This medium-sized shorebird is the largest member of the sandpiper family and breeds in far northeastern New Mexico, but may be seen during spring and fall migration throughout the state. Main breeding grounds are in Montana, Idaho, Oregon and western Nebraska and South Dakota. Wintering range is along the west coast and in Mexico. The species was once more widespread across the Great Plains and western states, but conversions of native grasslands to agriculture have reduced habitat and resulted in population declines for the curlew. Application of pesticides to control grasshoppers and other insect pests also reduce available prey for curlews. The Audubon Society reports that the species is in a high vulnerability status and that it has suffered a summer range loss in New Mexico over about half of the state.
Though in the family of shorebirds, this species typically nests on the ground in open prairies. The mottled tan plumage serves as good camouflage in grassland habitat where females may remain motionless on a nest to avoid detection. Research has shown that curlew nests constructed near cow pies are more successful than others. The advantage provided by the cow pie is unknown. Nests are also sometimes placed in cattle hoof print depressions. The normal clutch of four nestlings are active soon after hatching and forage for themselves, though both parents stay nearby and lead the chicks to favorable feeding areas, such as marshy patches where more insects are available. Curlews feed primarily on insects they come upon as they walk around foraging. But they may also take amphibians or eggs and chicks of other birds.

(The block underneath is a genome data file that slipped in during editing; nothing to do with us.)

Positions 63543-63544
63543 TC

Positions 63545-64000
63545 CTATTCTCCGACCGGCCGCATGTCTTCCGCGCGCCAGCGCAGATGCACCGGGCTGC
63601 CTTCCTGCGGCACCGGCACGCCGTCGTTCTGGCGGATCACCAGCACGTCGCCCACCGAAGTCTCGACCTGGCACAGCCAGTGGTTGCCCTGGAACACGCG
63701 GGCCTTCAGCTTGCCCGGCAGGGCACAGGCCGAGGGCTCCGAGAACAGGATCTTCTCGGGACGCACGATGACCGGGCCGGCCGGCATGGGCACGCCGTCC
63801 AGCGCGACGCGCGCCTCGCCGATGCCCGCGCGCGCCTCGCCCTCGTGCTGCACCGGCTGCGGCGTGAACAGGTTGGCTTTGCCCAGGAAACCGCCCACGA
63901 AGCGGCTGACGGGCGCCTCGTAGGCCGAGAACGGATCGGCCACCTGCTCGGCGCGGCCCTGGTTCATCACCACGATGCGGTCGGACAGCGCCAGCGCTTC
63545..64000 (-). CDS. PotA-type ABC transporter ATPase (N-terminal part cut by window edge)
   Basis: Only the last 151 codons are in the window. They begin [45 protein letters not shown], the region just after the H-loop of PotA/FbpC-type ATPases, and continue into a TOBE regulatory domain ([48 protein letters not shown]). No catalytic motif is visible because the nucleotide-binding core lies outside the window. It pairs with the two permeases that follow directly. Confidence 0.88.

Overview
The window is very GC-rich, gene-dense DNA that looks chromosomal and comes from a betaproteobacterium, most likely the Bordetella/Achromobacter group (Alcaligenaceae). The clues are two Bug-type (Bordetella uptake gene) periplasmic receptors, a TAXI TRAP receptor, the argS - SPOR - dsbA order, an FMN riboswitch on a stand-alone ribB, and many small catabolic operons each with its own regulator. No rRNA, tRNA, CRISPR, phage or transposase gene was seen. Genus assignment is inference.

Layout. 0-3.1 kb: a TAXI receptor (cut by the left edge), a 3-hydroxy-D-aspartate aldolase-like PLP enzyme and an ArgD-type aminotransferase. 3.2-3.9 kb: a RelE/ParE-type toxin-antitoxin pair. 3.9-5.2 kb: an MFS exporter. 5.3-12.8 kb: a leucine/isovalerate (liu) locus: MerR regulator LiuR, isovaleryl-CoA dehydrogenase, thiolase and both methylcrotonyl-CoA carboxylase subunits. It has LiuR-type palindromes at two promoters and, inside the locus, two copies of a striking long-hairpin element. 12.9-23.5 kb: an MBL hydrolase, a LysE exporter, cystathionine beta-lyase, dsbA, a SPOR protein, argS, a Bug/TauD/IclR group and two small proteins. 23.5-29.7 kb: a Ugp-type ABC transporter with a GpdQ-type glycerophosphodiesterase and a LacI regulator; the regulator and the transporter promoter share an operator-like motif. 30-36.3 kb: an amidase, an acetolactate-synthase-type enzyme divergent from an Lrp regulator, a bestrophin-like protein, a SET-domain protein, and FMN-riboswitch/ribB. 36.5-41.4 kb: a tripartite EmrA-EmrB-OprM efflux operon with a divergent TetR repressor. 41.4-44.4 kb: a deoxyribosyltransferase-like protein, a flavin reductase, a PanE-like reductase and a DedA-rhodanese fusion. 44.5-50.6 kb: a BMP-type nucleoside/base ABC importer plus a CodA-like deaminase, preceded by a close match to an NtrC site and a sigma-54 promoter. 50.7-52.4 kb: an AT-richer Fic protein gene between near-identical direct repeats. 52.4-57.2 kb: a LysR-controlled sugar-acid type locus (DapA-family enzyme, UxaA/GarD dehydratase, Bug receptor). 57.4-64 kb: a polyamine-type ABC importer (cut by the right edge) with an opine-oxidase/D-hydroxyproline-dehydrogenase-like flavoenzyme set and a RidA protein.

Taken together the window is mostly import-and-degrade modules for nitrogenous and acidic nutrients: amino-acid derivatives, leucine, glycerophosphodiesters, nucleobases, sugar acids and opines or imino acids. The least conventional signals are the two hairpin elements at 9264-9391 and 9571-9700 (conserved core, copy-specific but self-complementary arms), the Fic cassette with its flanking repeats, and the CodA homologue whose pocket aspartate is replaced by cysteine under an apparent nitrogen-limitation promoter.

Outside of the breeding season the birds favor wetlands and mudflats. In these habitats they will eat mollusks, crayfish, crabs, and worms. The very long, downward curving beak is useful in probing for invertebrates below the soil surface or in muddy or marshy ground.
The birds photographed here were part of a group of eight individuals observed foraging together on ranchland south of Moriarty in mid-April, 2020. They probably represented a family of adults and juveniles migrating north to their summer range.
James Taulman is a semi-retired research wildlife biologist, having worked with the U.S. Forest Service research branch and taught zoology, ecology, and other courses in several university positions. He is currently living in the East Mountains, and explores natural areas observing native wildlife and conducting independent research projects.